Had the ballots been made public, it certainly is possible that Norm Coleman and not Al Franken could have emerged as the “real” winner.  As it stands, Minnesotans are left to guess.

 

DIRECTV sues operators of Princeton business

November 1, 2011

DIRECTV filed a federal lawsuit in Duluth on Monday alleging that the operators of the Hi-Way Inn in Princeton, Minn. used a satellite-TV account for commercial purposes even though the account was intended only for residential use.

The lawsuit seeks statutory damages up to $100,000.  The lawsuit also asks that the federal court enjoin the alleged illegal use of the TV programming at the motel.

Joe Buck plagiarized, but did he violate dad’s “copyright” (theoretically speaking)?

October 28, 2011

Pretend for a moment Major League Baseball didn’t own the copyright to World Series broadcasts. Did Joe Buck violate his dad’s “copyright” last night by plagiarizing the famous Minnesota Twins “we’ll see you tomorrow night” call from 1991’s famous Game 6?

Whether it was a tribute to dad or a lapse in creativity, last night’s plagiarism was glaring.  (Compare the 1991 call here with the 2011 call here.)

Son did nothing to add to dad’s creativity — a requirement for there not to be copyright infringement.  It sort of reminds me of Vanilla Ice ripping of Queen and David Bowie’s baseline from “Under Pressure,” a copyright case that ended in a big settlement.

It’s all theoretical, of course, given that MLB can’t sue itself.  And it was a spur-of-the-moment thing.  But still, c’mon Joe, add some value to your dad’s Minnesota Twins call.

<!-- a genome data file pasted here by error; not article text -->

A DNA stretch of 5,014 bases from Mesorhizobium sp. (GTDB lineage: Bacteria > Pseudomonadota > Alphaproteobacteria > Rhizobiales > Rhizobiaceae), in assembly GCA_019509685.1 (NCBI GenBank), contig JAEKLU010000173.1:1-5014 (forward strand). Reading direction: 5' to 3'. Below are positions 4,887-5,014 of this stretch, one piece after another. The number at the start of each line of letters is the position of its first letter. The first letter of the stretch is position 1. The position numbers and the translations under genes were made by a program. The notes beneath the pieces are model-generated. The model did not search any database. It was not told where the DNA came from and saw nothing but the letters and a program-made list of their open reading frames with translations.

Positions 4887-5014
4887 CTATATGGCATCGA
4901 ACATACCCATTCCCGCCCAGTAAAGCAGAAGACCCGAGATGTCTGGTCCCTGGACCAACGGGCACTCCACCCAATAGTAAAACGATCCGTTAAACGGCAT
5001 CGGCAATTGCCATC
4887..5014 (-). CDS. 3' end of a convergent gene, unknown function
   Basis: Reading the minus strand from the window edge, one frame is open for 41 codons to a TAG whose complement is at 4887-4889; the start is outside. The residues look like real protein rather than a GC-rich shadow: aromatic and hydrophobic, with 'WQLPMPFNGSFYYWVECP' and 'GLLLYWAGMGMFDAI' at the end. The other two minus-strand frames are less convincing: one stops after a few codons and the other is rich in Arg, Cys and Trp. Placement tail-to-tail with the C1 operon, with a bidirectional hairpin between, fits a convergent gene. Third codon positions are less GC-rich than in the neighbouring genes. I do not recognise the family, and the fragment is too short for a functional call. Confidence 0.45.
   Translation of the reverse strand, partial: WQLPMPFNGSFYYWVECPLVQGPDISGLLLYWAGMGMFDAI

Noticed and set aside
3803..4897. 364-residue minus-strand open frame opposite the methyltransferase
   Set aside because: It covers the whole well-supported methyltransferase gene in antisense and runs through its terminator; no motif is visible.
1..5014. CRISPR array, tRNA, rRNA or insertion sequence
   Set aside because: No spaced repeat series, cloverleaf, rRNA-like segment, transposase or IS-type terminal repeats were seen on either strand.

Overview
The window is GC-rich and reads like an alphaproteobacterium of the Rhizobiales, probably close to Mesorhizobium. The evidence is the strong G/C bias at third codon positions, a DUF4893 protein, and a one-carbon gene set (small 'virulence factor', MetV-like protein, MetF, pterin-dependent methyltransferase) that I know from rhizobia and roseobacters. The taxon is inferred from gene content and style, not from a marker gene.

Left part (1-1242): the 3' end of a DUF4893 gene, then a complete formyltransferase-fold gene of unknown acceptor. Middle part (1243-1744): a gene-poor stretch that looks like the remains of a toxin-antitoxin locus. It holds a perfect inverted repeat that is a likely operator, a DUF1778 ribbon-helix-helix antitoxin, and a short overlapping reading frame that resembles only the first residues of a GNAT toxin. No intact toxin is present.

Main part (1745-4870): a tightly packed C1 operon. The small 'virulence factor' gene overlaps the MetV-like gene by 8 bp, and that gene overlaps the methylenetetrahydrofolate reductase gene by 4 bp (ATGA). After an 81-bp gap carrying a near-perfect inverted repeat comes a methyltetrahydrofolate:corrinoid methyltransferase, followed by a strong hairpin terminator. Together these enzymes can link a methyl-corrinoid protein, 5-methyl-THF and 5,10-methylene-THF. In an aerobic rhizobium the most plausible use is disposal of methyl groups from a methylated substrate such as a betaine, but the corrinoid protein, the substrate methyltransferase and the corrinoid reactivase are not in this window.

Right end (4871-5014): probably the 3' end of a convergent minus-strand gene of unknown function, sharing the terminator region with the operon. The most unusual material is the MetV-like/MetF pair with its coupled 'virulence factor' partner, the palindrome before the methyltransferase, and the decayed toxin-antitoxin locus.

Minnesota Election Law, Meet First Amendment

September 30, 2008

Big Media filed a big federal lawsuit against the State of Minnesota yesterday challenging a Minnesota law that prohibits anyone other than voters and election officials from being within 100 feet of a building where voting is taking place.  The law was changed in April so that the 100-foot buffer zone is to be measured from the building’s door, not from the room where the balloting is actually taking place.

The change, according to ABC News, the Associated Presss, CNN, CBS, FOX, and NBC, violates the First Amendment because it prevents Big Media from exercising its constitutional right to perform exit polls by asking Minnesotans who they just voted for and then reporting the results before the votes are actually counted.

Hmm.  This is a tough one for me.  I agree that anyone, Big Media included, should generally have the right to ask questions and then tell someone the answers.  I also agree that elections are a Big Deal, particularly THIS YEAR, and that any act that might dissuade any voter from casting any ballot is to be forbidden.